All Alcoholrehabhelp content is medically reviewed or fact checked to ensure as much factual accuracy as possible.

We have strict sourcing guidelines and only link to reputable media sites, academic research institutions and, whenever possible, medically peer reviewed studies.
  1. Johnson et al. “Dexamethasone.” StatPearls, 2023.
  2.  Mayo Foundation for Medical Education and Research. “Dexamethasone (Oral Route).” Mayo Clinic, 2023.
  3. Dexamethasone.” BC Cancer Agency, 2007.
  4. Dexamethasone and Tylenol Interactions.” Drugs.com, 2023.
  5. Ghelani, R. “Can I take other medicines with dexamethasone?” Netdoctor, 2019.
  6. Park et al. ”Co-Administered Low Doses Of Ibuprofen And Dexamethasone Produce Synergistic Antinociceptive Effects On Neuropathic Mechanical Allodynia In Rats.” Journal of Pain Research, 2019.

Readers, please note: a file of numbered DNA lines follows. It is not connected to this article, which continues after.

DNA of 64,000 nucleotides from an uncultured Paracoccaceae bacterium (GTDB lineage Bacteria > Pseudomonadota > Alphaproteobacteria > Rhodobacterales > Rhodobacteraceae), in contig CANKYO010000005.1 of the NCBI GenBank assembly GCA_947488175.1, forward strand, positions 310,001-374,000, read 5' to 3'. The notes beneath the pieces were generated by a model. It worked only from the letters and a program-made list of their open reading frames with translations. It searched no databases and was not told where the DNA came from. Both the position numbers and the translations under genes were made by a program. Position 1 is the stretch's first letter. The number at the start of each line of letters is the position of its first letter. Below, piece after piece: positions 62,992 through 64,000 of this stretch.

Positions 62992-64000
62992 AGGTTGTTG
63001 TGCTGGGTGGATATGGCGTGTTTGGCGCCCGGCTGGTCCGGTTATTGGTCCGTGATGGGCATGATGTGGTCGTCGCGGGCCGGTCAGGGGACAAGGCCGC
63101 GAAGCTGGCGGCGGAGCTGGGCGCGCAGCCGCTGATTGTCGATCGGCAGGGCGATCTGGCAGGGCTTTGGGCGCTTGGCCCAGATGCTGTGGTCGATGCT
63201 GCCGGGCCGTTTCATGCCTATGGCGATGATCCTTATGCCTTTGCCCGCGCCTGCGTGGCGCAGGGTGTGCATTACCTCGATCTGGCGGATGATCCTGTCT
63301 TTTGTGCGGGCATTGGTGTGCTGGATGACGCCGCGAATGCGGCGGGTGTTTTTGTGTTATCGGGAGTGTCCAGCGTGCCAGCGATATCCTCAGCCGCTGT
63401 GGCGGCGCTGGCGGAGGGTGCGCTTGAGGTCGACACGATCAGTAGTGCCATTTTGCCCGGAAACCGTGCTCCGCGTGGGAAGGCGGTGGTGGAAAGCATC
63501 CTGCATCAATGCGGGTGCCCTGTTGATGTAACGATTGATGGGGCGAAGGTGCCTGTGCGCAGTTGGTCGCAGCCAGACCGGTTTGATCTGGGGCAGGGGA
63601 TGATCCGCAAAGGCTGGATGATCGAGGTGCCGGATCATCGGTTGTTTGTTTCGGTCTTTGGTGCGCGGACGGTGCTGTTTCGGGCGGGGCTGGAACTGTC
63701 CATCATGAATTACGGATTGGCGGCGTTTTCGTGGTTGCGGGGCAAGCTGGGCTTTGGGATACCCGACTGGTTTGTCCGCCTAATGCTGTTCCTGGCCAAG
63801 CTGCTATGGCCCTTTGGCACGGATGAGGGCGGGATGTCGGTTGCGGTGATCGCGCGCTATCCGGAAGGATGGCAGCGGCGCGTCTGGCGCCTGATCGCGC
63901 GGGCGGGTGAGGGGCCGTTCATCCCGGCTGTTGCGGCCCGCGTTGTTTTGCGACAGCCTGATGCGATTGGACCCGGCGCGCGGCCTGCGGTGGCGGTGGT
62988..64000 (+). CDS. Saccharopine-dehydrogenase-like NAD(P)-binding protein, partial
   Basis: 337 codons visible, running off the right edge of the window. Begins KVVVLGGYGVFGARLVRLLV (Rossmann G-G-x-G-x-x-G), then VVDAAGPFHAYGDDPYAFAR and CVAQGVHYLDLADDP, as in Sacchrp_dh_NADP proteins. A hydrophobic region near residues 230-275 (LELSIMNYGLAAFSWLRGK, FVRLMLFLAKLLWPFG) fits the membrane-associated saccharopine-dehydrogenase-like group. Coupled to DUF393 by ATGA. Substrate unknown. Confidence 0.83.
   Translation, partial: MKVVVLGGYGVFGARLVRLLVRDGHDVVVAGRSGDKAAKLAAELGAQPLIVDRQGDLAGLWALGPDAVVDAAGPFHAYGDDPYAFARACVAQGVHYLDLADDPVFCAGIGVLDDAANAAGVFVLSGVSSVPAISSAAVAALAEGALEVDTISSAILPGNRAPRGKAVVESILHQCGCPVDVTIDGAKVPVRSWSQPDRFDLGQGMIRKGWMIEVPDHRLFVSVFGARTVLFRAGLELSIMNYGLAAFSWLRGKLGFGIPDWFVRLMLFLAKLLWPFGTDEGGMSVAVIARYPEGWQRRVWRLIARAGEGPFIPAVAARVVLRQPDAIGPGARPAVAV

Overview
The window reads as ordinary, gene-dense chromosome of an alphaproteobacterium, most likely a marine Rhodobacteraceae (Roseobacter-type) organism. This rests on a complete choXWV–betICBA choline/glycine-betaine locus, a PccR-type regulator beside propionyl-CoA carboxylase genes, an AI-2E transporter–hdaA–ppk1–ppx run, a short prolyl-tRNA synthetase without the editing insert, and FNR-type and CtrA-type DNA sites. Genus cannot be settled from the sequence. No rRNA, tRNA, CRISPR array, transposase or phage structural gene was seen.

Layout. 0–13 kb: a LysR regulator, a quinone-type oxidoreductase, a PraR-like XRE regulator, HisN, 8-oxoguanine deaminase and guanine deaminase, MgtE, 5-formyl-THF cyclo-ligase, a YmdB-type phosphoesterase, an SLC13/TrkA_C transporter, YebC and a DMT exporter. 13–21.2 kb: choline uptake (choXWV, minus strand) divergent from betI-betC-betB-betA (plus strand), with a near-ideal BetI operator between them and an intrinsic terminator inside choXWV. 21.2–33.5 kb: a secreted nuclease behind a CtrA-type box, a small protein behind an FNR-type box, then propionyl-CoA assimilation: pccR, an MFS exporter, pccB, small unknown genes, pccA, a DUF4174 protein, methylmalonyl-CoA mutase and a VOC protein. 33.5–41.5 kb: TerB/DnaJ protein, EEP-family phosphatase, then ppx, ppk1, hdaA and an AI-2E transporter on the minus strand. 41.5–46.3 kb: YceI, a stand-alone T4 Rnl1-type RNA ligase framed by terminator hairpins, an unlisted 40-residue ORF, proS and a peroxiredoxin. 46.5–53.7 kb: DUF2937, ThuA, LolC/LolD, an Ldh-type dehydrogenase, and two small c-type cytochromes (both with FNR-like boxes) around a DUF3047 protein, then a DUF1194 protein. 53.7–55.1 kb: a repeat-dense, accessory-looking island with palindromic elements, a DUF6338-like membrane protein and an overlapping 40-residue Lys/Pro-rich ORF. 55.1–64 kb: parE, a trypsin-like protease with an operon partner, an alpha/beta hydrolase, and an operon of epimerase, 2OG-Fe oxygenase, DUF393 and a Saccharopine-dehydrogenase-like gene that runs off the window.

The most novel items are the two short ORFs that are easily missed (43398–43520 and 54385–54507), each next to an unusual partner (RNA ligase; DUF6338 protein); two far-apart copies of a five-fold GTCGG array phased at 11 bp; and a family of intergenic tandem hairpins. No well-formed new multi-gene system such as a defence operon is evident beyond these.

7. Vestjens et al. “Antipyretic effect of dexamethasone in community-acquired pneumonia.” European Respiratory Society, 2015.
  8. Cronin et al. “Single dose oral dexamethasone versus multi-dose prednisolone in the treatment of acute exacerbations of asthma in children who attend the emergency department: study protocol for a randomized controlled trial.” Trials, 2012.
  9. Mayo Foundation for Medical Education and Research. “Dexamethasone (Oral Route) Precautions.” Mayo Clinic, 2023.
  10. U.S. National Library of Medicine. “Dexamethasone.” MedlinePlus, 2017.
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All content created by Alcohol Rehab Help is sourced from current scientific research and fact-checked by an addiction counseling expert. However, the information provided by Alcohol Rehab Help is not a substitute for professional treatment advice.